Bats photos in the Regional Park

Bats in the Canning River Regional Park

CRRP is a reserve spanning a section of the Canning River, within the City of Canning. It is jointly managed by the City of Canning and DBCA, having areas for both conservation and recreation. It is blessed with a system of dual paths (pedestrian and bicyclists) and is very popular with walkers.

In the middle of the reserve is a pedestrian enabled weir which separates the river into upstream fresh and downstream salt water. Near the west (Ferndale) side of the weir, about 250m from CREEC, bat boxes were installed between about 2008, and 2017.

The flooded gums lining the river have hollows which would provide roosts for bats, however to easily observe the bats, bat boxes are useful. To do so, look up the narrow slot beneath the box.

Scientists doing diet studies would catch then bag bats, then identify the insect by looking for undigested insect fragments in the poo. We took advantage of these boxes to collect their poo on a table underneath a box, then analyse the poo using DNA methods to identify the bat species and the insects which they eat. There was minimum disturbance to the bats.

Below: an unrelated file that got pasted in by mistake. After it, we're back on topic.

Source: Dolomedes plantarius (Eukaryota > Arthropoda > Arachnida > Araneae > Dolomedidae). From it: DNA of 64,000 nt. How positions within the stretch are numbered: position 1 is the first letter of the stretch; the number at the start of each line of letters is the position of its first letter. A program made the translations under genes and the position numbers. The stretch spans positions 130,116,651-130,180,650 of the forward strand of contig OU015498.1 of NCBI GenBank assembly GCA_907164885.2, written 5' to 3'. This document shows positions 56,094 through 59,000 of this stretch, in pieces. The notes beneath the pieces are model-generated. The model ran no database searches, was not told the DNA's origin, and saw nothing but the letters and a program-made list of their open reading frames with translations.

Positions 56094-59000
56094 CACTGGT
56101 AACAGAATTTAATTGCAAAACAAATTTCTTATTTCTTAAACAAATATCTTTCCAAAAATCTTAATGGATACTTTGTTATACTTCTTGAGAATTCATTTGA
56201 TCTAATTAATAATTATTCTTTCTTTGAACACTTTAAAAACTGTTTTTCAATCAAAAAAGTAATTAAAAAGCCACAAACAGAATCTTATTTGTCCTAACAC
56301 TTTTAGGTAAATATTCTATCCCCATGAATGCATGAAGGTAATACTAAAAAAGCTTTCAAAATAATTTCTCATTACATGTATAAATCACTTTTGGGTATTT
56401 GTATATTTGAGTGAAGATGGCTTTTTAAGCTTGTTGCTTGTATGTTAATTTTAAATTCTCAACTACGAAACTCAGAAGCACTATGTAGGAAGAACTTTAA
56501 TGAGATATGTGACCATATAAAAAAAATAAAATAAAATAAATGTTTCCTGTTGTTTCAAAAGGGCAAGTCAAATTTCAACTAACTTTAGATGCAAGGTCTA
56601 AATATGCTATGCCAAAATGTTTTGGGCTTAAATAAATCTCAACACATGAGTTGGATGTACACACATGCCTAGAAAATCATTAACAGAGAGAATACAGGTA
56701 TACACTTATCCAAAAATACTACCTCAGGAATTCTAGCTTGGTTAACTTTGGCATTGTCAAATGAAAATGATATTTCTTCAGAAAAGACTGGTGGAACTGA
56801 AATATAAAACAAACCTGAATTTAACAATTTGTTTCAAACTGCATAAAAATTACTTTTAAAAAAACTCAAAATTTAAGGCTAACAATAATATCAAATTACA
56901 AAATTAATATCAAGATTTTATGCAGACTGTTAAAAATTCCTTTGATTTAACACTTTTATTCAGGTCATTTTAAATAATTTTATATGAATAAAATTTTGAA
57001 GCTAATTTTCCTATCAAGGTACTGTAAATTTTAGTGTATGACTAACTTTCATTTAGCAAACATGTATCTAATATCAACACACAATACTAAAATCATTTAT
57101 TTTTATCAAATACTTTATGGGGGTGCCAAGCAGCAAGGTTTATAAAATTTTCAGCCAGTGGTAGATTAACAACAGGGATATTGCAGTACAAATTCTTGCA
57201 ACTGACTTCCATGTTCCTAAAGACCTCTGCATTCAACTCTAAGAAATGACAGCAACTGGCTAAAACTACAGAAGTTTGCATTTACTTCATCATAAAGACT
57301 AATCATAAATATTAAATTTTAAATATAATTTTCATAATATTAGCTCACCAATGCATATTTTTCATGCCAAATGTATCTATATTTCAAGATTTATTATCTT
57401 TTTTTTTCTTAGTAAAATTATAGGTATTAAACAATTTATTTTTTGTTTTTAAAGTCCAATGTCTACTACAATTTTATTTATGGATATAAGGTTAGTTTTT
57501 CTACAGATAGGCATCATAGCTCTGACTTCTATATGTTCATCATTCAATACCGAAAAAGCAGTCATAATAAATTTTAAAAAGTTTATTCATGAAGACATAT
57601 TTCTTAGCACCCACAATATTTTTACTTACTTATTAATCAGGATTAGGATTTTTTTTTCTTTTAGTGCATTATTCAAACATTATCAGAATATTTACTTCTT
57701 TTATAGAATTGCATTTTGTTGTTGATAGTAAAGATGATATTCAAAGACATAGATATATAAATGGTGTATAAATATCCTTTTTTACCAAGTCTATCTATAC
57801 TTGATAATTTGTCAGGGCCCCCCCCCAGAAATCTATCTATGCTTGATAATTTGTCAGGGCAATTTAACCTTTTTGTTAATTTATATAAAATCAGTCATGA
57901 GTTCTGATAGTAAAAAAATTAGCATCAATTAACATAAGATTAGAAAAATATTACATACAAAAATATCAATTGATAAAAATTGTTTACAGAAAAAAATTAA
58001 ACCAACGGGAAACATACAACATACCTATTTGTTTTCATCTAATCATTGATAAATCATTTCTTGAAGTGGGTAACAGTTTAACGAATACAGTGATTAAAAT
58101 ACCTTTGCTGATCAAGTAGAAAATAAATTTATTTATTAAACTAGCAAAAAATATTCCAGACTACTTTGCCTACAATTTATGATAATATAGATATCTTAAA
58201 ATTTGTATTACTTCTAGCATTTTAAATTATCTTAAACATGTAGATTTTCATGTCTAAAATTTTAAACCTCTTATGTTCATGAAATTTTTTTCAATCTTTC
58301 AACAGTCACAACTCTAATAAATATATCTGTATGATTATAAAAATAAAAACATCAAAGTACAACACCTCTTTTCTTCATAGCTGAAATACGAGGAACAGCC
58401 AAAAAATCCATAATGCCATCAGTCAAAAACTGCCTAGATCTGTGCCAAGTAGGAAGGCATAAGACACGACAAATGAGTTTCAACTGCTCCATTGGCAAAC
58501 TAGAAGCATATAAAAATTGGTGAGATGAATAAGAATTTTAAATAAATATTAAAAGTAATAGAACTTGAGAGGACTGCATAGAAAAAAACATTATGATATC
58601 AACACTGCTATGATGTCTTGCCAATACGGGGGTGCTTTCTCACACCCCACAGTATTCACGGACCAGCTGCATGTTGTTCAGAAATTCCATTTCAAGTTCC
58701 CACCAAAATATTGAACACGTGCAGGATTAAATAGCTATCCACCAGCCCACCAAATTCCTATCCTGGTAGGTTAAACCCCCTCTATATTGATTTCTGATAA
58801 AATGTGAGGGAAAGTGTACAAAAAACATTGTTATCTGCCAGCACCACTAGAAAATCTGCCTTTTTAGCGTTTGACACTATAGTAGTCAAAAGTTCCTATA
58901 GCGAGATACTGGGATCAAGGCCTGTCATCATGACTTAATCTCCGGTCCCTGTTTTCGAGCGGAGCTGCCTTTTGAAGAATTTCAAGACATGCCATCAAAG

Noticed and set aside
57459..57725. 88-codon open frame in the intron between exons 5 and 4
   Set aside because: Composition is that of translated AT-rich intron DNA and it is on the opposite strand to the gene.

Beginning in 2016, a Lotterywest grant provided funds for this project. Project objectives are:
  • Identify the species of bats occupying the bat boxes, and other bats in the vicinity
  • Identify the diet of bats using the bat boxes
  • Educate people about bats
  • Remove feral European honeybee colonies from CRRP
  • Assess and refurbish the existing bat boxes and install new boxes

Bats (Chiroptera) are broadly divided into the large fruit eating megabats, and the much smaller insect eating microbats. Megabats roost hanging upside down in trees and microbats (hereafter called bats) naturally roost in tree hollows, under bark or in caves. Bats may use the built environment or, being so small, in such things as a folded umbrella or clothing.

This Bat Project’s aim is education. People deny there are bats in Perth, thinking perhaps of the noticeable megabats from other parts of Australia. With microbats, it is said that you don’t hear or see them, so being “invisible” to the general population.  Bats, while they can see, use echolocation for navigation and to discriminate prey. They emit a sound which bounces off objects and returns to the bat, to be picked up by large ears or nose folds. Nine bat species are known in the Southwest. We recorded 3 on the bat recorders in CRRP. One of them, the White-striped freetail bat, can be heard by people with good hearing as a tic..tic..tic. It is fast flying and typically flies above the tree canopy. Adults weigh about 38g. The other 2 bat species recorded weigh about 13g. For comparison, an adult house mouse weighs about 20g. There may be other bat species in CRRP, however their calls hard to detect (the quiet bats).

January 2021: CRRPV’s Microbat Project, funded by Lotterywest, has been completed. The uncorrected proof of Joanna Burgar’s report can be seen here: Effectiveness of bat boxes for bat conservation and insect suppression

This project was made possible through funding from Lotterywest

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